Volume 667, November 2022
|Number of page(s)||11|
|Published online||01 November 2022|
The origin and properties of red spirals: Insights from cosmological simulations
Nicolaus Copernicus Astronomical Center, Polish Academy of Sciences, Bartycka 18, 00-716 Warsaw, Poland
Accepted: 19 September 2022
A significant fraction of spiral galaxies are red, gas-poor, and have low star formation rates (SFRs). We study these unusual objects using the IllustrisTNG100 simulation. Among 1912 well-resolved disk galaxies selected from the last simulation output, we identify 377 red objects and describe their properties and origins using a few representative examples. The simulated red spirals turn out to be typically very gas-poor, have very low SFRs, are more metal-rich, and have larger stellar masses than the remaining disks. Only about 13% of red spirals suffered strong mass loss and thus could have resulted from environmental quenching by ram pressure and tidal stripping of the gas, or similar processes. The majority of red disks were probably quenched by feedback from the active galactic nucleus (AGN). This conclusion is supported by the higher black hole masses and lower accretion rates of red disks, as well as the larger total AGN feedback energies injected into the surrounding gas in the kinetic feedback mode implemented in the IllustrisTNG simulations. The timescales of the gas loss correlate with the black hole growth for the AGN-quenched galaxies and with the dark-matter loss for the environmentally quenched ones. The red spirals are more likely to possess bars, and their bars are stronger than in the remaining disks, which is probably the effect of gas loss rather than the reason for quenching.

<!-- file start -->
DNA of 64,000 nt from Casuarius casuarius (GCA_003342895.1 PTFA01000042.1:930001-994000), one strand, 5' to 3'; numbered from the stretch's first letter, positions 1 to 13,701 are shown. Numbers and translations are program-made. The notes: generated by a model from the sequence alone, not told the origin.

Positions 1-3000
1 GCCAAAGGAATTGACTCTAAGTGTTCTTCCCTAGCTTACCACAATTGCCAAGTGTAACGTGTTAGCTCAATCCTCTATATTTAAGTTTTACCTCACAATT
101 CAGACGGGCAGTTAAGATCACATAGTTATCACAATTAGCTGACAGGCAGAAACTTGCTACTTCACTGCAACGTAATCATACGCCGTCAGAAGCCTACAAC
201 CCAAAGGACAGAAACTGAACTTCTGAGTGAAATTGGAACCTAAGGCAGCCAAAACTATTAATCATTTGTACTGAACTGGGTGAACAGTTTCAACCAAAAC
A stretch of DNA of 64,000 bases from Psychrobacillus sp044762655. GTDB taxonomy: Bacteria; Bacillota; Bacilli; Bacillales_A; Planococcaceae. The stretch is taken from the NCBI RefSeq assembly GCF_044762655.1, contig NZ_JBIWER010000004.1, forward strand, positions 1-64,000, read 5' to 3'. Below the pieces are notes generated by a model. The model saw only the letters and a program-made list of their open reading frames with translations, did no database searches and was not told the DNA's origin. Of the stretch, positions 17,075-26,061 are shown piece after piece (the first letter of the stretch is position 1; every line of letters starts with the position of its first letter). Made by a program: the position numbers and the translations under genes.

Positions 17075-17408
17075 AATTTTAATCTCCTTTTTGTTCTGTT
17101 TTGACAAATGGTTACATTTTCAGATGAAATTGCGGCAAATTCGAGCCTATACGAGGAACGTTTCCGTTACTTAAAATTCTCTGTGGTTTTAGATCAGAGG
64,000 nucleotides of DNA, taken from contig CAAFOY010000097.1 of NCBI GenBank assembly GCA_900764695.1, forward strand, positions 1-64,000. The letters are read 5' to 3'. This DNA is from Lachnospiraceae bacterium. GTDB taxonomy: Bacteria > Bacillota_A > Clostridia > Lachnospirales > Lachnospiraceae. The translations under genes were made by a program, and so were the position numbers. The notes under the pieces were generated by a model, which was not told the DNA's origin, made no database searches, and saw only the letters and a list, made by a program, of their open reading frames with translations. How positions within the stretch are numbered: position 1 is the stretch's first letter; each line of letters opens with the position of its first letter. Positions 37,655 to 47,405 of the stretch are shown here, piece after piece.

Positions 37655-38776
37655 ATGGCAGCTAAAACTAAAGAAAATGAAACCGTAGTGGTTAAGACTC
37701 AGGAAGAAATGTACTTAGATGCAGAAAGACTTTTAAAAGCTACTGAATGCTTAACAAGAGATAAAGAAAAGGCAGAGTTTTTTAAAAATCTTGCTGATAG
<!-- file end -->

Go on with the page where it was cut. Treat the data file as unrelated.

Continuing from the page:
Key words: galaxies: evolution / galaxies: formation / galaxies: interactions / galaxies: kinematics and dynamics / galaxies: spiral / galaxies: structure
© E. L. Łokas 2022
Open Access article, published by EDP Sciences, under the terms of the Creative Commons Attribution License (https://creativecommons.org/licenses/by/4.0), which permits unrestricted use, distribution, and reproduction in any medium, provided the original work is properly cited.
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